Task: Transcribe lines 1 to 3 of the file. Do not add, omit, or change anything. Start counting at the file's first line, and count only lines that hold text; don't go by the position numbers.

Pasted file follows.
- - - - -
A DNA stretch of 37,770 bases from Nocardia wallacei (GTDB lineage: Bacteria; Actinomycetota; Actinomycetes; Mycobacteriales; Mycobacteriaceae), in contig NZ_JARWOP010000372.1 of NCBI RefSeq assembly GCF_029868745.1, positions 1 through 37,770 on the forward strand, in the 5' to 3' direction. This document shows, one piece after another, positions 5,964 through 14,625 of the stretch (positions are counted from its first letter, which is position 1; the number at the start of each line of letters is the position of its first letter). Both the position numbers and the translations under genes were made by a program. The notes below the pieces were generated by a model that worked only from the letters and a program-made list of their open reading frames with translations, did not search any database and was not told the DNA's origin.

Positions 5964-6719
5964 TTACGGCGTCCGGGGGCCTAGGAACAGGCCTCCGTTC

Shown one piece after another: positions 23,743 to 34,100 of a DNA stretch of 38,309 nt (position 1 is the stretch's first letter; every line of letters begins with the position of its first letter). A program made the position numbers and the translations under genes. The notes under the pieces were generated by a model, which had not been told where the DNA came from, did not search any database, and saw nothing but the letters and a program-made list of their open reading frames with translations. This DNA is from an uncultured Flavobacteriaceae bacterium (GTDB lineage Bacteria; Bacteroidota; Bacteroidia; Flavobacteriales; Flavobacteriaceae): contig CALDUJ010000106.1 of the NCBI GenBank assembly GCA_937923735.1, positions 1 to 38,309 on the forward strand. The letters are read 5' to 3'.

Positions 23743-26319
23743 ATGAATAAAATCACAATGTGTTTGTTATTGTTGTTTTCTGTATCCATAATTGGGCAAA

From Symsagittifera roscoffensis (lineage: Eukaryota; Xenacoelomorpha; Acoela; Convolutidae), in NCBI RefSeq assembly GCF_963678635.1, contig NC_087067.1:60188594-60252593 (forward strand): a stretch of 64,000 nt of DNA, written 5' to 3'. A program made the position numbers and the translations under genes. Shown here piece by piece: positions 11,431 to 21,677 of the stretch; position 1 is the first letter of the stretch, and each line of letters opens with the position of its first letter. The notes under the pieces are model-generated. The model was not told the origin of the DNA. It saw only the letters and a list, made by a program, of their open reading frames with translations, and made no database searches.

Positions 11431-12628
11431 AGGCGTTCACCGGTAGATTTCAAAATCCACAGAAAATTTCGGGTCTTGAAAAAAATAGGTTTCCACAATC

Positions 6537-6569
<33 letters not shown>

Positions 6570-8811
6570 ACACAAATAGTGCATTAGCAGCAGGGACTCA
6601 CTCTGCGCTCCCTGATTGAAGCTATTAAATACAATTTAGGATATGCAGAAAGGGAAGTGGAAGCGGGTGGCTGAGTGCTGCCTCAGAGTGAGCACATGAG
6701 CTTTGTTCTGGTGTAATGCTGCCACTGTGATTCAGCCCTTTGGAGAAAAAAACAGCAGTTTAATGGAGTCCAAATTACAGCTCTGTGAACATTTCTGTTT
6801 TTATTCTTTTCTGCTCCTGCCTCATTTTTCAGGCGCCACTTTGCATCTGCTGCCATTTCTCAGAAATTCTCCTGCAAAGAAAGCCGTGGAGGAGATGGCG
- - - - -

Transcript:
A DNA stretch of 37,770 bases from Nocardia wallacei (GTDB lineage: Bacteria; Actinomycetota; Actinomycetes; Mycobacteriales; Mycobacteriaceae), in contig NZ_JARWOP010000372.1 of NCBI RefSeq assembly GCF_029868745.1, positions 1 through 37,770 on the forward strand, in the 5' to 3' direction. This document shows, one piece after another, positions 5,964 through 14,625 of the stretch (positions are counted from its first letter, which is position 1; the number at the start of each line of letters is the position of its first letter). Both the position numbers and the translations under genes were made by a program. The notes below the pieces were generated by a model that worked only from the letters and a program-made list of their open reading frames with translations, did not search any database and was not told the DNA's origin.

Positions 5964-6719
5964 TTACGGCGTCCGGGGGCCTAGGAACAGGCCTCCGTTC